The antihero of Steve Toltz’s second novel “Quicksand” is a man named Aldo Benjamin whose life is filled with one horrendous mishap following another. He instigates a series of ill-conceived business ideas which leave him impoverished, at various points in his life he’s accused of multiple serious crimes and he’s plagued by horrific health problems which leave him seriously debilitated. The novel begins with Aldo’s lifelong friend Liam explaining how he wants to capture this unfortunate man’s life in a meaningful literary work. This put me in mind of one of the greatest biographies I’ve ever read. The writer Stefan Zweig (whose own fiction has received a resurgence in the past several years) wrote a passionate and mesmerising biography of Honore de Balzac. Zweig was very much a man of high artistic ideals, but Balzac was a man that produced a bounty of inspired literature while seemingly only driven by a desire to become wealthy and establish a place in high society. Balzac attempted a series of get-rich quick schemes and returned to writing as a default to pay off his ever-mounting debts. There is something about a figure of evident genius who is hopelessly impaired by his own misdirected passion which makes him incredibly endearing. Liam observes that “the only people worth watching are those who have reached rock bottom and bounced off it, because they always bounce off into very strange orbits.” This is true of Aldo who is an inspired and original character.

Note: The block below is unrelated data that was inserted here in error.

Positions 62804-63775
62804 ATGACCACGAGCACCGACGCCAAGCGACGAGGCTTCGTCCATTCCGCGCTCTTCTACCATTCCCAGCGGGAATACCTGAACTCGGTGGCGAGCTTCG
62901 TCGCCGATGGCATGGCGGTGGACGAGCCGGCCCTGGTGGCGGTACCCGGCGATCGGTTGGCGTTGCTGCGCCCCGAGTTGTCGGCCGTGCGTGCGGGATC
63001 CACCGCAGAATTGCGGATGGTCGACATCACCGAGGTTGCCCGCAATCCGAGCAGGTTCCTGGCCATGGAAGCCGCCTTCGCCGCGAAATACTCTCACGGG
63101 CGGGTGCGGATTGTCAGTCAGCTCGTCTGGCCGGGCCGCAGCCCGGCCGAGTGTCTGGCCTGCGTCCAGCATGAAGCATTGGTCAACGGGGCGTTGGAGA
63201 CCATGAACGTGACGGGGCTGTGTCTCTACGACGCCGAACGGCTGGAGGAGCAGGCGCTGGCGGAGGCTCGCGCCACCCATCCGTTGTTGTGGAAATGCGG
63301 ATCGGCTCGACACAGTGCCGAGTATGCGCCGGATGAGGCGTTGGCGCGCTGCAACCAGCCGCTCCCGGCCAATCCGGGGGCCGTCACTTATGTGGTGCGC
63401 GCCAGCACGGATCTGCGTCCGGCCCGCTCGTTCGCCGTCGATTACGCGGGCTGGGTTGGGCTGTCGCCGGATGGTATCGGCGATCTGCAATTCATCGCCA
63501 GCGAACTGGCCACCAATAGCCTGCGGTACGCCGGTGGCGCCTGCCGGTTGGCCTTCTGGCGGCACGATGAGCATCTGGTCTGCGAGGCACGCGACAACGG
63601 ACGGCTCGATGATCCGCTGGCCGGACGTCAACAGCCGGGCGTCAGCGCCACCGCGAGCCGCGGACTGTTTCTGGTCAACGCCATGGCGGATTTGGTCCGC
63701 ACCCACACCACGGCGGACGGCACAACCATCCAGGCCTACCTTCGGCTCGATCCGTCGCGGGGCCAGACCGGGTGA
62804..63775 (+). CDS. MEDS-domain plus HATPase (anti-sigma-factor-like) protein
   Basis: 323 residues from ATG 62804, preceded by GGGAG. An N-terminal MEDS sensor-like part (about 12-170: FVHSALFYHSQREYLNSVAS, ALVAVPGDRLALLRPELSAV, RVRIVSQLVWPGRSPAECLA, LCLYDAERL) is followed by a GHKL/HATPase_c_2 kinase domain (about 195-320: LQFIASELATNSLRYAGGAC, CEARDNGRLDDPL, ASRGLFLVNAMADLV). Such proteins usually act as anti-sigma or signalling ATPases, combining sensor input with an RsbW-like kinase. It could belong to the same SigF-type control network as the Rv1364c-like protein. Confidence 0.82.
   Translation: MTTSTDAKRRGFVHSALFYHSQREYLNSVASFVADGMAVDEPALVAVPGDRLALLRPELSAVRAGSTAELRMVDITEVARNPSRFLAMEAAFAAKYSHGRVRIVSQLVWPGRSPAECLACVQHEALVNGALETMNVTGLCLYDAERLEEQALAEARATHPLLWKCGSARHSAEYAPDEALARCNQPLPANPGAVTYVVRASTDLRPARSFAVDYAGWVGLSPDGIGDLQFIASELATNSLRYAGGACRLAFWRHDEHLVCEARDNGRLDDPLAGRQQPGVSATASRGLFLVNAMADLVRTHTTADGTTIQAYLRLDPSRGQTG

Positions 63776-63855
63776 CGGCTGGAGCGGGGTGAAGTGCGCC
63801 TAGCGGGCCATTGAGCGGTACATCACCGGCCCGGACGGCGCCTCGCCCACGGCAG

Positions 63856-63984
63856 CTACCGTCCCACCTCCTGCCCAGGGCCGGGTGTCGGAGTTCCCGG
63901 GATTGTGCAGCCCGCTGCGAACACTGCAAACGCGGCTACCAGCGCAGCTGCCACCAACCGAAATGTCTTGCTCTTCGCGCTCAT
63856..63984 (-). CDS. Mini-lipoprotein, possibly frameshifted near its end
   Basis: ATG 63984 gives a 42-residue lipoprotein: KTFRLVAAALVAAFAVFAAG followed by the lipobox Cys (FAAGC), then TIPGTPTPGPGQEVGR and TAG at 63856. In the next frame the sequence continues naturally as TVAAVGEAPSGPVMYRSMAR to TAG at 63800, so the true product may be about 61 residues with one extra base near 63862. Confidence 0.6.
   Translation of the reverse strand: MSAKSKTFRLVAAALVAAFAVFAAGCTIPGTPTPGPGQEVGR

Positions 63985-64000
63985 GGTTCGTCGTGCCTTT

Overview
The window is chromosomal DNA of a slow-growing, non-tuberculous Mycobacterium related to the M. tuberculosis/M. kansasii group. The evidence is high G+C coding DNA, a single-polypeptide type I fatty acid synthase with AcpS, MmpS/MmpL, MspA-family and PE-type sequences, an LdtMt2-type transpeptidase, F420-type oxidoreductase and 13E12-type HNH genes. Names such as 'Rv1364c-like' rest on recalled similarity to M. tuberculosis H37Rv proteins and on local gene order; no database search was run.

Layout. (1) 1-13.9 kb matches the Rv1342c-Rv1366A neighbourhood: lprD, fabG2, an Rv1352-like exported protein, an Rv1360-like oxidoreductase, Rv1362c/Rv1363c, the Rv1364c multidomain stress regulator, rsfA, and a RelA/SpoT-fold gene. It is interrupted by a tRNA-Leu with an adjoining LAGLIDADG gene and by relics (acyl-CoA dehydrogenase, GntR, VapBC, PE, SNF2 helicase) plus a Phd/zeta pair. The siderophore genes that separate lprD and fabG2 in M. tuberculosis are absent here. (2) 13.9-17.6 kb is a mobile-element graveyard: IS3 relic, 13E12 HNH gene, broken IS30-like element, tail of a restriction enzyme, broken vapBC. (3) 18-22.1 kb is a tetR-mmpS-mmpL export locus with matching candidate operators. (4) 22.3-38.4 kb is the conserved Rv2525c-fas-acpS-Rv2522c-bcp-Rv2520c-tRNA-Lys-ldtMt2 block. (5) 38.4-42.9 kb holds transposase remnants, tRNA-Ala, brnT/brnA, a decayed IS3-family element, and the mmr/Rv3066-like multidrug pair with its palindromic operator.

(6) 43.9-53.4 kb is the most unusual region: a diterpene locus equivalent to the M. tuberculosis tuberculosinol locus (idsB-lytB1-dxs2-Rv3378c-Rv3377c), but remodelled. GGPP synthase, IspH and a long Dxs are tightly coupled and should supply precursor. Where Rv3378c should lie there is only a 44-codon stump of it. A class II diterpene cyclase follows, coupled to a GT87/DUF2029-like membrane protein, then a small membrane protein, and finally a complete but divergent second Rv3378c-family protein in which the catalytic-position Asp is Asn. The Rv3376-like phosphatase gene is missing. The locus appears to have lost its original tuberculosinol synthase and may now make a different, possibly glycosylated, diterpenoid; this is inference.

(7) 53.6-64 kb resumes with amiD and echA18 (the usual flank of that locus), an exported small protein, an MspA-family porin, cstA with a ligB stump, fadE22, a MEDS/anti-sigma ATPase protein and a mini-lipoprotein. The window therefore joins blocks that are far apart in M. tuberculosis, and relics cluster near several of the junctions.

For all the calamity that surrounds him, Aldo has unusual insight making statements which caught me off guard with his uncanny ability for cutting through the matrix of life and humorously overturning assumptions. He has a lot to say about sex and love. At one point “it occurred to me then that love is a decision, and the intensity of that love is more closely related to stubbornness than to genuine or spontaneous feeling.” Aldo hints at how our own desires for what we want can blind us to the person we actually have before us. He engages in long-term intense relationships with two different women, Stella and Mimi, at separate points in his life. These women are fascinating and complex themselves which is so refreshing to read in a narrative that is dominated by such a “male searching for meaning” voice. “Quicksand” also doesn’t shy away from giving a new perspective on difficult subjects such as rape and violence towards women. When his relationships fail Aldo frequents a particular house of prostitution to satisfy his urges and which he feels is safer (both emotionally and health-risk-wise) because he surmises that “Sex with people you like, or are infatuated with, or love, average citizens, that’s where the real danger is.” With his horrendous bad luck, this turns out not to be the case and he finds himself entangled in a morally and legally complex situation on one of his trips.